My five-year-old, Brontë, has her first bad cold of the season. She kind of reminds me of a grumpy gnome when she’s sick. But this particular sickness kept her from twirling outside in the first snow of the season. So she’s been in a mood that feels a lot more like an irate troll. 

She spent most of yesterday morning in her little cardboard playhouse.1 She’d open the door just long enough to make indignant observations like, “I bet these pancakes would taste good if my nose wasn’t so stuffy.”

Related Reading
This isn't Brontë's first cardboard sanctuary.
Oracles and Angry Girls
The cardboard box wasn’t like a playhouse because it was a temple. The leavened cake and sweet sap I placed on the porch were an offering. And my little five-year-old was an oracle. Read it here.

The snow stopped sometime after breakfast. Brontë was as angry about the snow stopping without her as she was about it starting without her. I could hear her grumbling through the cardboard.

And then the wind picked up, lifting the snow off leaves and branches. It looked like it was snowing sideways. Brontë had been watching from inside her little house. She opened up the door and hoarsely proclaimed, “It’s snowing again!”

I knew it wasn’t. But she seemed momentarily happy. The wind was still blowing. There was snow in the air. What was the difference? I walked over and gave her a high five, “Yay for snow!”

I think she sensed the deception. She got out of her house and walked past me, over to our front window. She watched the snow, her eyes squinted like that guy in that meme, until the wind went still. Then she turned to me, “Mom, it wasn’t snowing. It was the wind. Stop pretending.”

She stalked back to her cardboard house. She went inside and tried to slam the door. When she realized that cardboard does not slam, she shouted, “Don’t come in!”

I take her point that pretending it’s snowing when it is not snowing is morally dubious. I did think - briefly! - about pointing out that people in playhouses should not be too smug about the ethics of pretending. But I didn’t. Mostly because I am supposed to be a loving parent who doesn’t try to score rhetorical points over her sick five year old child.

But also.

I am not convinced that the house we call home is any more “real” than her cardboard playhouse. And I guess if you told me that there is a Bigger Something watching me become more and less trollish as I grappled with living, I wouldn’t be so surprised.

I know much of what I perceive isn’t really what is happening. There have been plenty of times when I thought it was snowing but the wind was just really blowing very hard. Metaphorically speaking. 

And I guess I’d be as angry as my daughter if I found out that Bigger Something needed a break from my grumpiness. And so affirmed those misperceptions because it was too tired to explain what was really happening. 

I’d like to think I’d have some mercy for that Bigger Something. That I’d be able to say, “I see that there can be as much wisdom in pretending as knowing and that one can’t really be split from the other.” But I might just slam my front door in the face of that Bigger Something.

My door and door frame seem solid enough to facilitate that slam. But that solidity depends on my perception of it. 

Matter is made of atoms. Each atom has a nucleus surrounded by electrons. There is a lot of empty space2 between the nucleus and the electrons. It’s hard to overstate how empty my door really is. Let’s pretend my front door was a billion times larger than it is right now. Well then,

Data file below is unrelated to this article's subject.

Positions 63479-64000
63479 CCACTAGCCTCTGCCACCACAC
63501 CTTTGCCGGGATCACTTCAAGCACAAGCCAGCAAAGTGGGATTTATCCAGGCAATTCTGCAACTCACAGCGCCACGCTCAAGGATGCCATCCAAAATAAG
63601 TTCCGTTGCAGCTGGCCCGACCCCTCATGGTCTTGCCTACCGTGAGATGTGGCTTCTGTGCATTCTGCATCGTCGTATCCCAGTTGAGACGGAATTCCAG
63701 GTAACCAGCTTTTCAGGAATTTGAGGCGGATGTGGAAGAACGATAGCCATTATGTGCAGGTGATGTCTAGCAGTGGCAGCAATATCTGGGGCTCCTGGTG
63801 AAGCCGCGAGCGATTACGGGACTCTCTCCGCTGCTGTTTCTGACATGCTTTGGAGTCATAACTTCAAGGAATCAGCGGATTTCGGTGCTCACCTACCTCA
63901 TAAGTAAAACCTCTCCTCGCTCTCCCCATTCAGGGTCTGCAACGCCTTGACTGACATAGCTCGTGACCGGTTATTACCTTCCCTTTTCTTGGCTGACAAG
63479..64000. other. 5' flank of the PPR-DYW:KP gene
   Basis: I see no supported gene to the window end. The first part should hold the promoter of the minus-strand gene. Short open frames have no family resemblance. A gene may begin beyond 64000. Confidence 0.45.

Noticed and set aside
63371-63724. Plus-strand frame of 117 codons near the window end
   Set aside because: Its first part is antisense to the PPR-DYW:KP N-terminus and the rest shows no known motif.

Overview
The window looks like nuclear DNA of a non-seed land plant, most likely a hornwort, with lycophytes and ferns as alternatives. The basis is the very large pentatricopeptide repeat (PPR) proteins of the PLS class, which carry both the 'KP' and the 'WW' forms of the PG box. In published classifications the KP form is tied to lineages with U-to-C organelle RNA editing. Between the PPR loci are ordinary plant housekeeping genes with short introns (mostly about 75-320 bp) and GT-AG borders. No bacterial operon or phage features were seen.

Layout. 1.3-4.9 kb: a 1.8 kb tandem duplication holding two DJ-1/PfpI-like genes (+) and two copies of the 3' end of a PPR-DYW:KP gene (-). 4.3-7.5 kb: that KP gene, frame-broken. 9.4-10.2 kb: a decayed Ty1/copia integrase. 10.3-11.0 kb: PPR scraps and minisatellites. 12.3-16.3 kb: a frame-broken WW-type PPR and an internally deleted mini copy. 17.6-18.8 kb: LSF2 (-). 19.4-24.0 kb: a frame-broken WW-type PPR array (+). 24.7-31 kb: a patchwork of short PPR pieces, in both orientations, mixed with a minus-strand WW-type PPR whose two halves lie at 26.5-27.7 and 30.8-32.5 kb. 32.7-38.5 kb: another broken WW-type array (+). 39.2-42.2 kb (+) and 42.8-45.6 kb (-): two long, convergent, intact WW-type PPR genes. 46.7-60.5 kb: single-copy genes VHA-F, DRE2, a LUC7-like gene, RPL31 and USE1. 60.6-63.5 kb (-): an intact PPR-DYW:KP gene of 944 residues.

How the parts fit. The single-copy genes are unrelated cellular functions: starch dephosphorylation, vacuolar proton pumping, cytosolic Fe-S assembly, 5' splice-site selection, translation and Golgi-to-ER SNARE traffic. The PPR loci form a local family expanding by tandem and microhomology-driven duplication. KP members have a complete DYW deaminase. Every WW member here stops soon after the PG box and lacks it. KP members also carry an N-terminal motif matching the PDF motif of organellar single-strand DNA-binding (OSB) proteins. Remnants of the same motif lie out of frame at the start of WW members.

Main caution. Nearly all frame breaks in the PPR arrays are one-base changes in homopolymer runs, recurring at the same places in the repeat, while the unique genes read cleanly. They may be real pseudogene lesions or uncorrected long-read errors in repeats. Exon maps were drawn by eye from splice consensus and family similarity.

…its atoms would be the size of melons.3 But even so, the nucleus at the centre would still be far too small to see and so would the electrons as they dance around it. So why don’t our fingers just pass through atoms…

To explain why we must look at the electrons. Unfortunately, much of what we are taught at school is simplified – electrons do not orbit the centre of an atom like planets around the sun, like you may have been taught. 

Instead, think of electrons like a swarm of bees or birds, where the individual motions are too fast to track, but you still see the shape of the overall swarm. 

- Roger BarlowResearch Professor and Director of the International Institute for Accelerator Applications, University of Huddersfield, The Conversation

The swarms of electrons in the door can’t exist in the same atomic space as the swarms of electrons that make up the door frame. They aren’t really repulsed by each other, they just can’t pass through one another. 

When the door meets the door frame, what’s happening is a little like a murmuration of starlings changing direction. That change requires energy that creates a sense of solidness. 

And I guess here, I know many people would say,

“There is Nothing Bigger, so you don’t have to worry about whether you’d slam the door or not. And sure, the door isn’t really solid. But it feels solid now, and will always feel solid in the future. So what is the difference?"

I take their point. But I guess I am like my five year old. I think there is a difference. Even when a door is shut, it is open. And, I don’t know, that seems like something big.4

  1. Recently purchased this recyclable playhouse from Make it Cute. No affiliate links or sponsorships from the company. Just know that some people will ask where it’s from. So there you go! (And yes, the Milky Way is cut into the top of the roof. I know. Adorable.)
  2. what we perceive to be empty space, at least
  3. In this piece, Barlow is referencing a table, not a door. But a single front door and a kitchen table aren’t so different in size. So I think it’s a fine comparison.
  4. And here, I guess, I must acknowledge that even that seemingness might just be a function of my limited perception, after all, I am so small.